Tom Fort

They Don’t Even Have Smartphones

Incredible Journeys: Exploring the Wonders of Animal Navigation

By

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As I edge towards my dotage, I notice that one of my several faculties in steady decline is my sense of direction. I am now the sort of sad person for whom getting around London represents a significant challenge. I emerge from the Tube station staring intently at the Google map on my phone and walk hesitantly towards the first road junction. I look up to find that the street name is not the right one. I plod back to the station, stare some more at my map and work out at last that I must have come out of the wrong exit and gone east instead of west. I then endeavour, with varying degrees of success, to reorient myself.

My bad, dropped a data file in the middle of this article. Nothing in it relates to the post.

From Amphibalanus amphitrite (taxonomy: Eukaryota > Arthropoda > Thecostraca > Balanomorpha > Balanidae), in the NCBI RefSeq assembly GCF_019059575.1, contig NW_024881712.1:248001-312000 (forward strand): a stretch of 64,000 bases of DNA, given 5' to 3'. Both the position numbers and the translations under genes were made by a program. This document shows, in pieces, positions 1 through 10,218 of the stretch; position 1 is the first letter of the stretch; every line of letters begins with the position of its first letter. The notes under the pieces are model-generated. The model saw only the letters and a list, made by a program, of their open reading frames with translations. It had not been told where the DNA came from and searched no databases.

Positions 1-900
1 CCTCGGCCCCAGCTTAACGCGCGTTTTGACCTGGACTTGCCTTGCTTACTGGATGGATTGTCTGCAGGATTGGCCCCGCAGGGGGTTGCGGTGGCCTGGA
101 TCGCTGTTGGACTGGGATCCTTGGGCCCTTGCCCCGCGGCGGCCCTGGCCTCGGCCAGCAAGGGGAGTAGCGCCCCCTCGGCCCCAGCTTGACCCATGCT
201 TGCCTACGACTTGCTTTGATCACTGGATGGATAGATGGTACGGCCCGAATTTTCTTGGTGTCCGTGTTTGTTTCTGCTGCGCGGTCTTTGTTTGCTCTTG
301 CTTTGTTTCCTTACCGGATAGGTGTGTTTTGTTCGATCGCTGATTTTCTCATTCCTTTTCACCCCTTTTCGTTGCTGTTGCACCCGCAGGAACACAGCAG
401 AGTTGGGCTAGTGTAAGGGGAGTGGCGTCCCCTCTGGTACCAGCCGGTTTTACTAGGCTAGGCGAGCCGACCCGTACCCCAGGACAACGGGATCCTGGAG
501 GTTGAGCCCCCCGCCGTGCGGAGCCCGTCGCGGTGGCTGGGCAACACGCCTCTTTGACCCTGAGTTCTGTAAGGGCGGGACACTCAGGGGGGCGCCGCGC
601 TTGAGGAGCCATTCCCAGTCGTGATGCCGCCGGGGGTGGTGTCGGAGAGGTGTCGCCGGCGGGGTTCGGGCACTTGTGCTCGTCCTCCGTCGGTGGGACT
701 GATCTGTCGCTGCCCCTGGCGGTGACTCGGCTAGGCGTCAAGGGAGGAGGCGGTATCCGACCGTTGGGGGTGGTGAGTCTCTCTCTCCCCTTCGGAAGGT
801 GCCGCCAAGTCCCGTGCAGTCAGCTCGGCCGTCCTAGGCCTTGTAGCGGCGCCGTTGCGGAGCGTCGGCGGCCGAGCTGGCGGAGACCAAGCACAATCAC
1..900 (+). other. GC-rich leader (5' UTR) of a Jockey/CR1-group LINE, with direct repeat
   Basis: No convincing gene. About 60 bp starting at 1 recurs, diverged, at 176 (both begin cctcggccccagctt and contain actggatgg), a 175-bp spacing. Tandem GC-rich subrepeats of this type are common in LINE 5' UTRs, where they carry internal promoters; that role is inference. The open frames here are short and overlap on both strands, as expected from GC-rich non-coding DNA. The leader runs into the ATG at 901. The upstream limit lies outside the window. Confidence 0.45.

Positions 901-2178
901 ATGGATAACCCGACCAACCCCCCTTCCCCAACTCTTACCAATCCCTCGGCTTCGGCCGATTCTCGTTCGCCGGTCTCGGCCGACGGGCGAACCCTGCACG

But even at my sharpest I was no match for the sweat bee, which forages in the blackness of the tropical night and finds its way unerringly back to its nest in a hollowed-out stick, or the digger wasp, which locates the tiny entrance to its burrow from miles away, without hesitation or deviation. I might have been a match for the Australian box jellyfish, which navigates capably using landmarks above the surface of the water despite having no brain (though it is equipped with twenty-four eyes).

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